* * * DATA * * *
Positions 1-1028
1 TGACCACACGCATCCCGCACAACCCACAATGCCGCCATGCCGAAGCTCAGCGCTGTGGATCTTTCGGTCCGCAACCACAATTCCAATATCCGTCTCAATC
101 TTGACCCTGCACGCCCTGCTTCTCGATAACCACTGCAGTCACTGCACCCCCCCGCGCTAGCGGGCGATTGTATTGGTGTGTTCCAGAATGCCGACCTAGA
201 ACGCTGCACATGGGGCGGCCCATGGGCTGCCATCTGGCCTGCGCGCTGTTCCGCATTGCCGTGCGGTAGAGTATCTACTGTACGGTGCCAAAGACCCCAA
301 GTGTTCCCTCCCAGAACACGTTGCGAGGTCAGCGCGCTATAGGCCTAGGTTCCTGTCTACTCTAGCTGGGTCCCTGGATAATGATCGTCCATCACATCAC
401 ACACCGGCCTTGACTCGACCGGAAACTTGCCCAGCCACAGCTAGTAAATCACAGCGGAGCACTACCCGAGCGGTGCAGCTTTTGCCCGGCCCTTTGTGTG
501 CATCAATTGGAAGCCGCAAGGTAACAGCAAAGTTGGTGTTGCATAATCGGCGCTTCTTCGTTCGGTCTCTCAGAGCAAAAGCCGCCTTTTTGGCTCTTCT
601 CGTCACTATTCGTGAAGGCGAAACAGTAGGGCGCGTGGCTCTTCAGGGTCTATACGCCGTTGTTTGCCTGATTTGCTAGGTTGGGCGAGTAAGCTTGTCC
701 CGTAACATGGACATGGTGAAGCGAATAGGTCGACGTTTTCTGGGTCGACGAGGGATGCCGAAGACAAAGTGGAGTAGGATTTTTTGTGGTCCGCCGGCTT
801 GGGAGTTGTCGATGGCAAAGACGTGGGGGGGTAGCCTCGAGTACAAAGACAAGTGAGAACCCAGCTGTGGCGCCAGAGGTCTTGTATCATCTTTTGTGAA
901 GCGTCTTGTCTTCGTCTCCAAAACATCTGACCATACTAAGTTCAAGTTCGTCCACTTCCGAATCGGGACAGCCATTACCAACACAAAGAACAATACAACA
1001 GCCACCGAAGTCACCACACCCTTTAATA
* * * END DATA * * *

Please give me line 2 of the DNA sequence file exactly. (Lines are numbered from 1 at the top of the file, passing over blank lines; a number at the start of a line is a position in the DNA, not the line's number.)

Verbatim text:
1 TGACCACACGCATCCCGCACAACCCACAATGCCGCCATGCCGAAGCTCAGCGCTGTGGATCTTTCGGTCCGCAACCACAATTCCAATATCCGTCTCAATC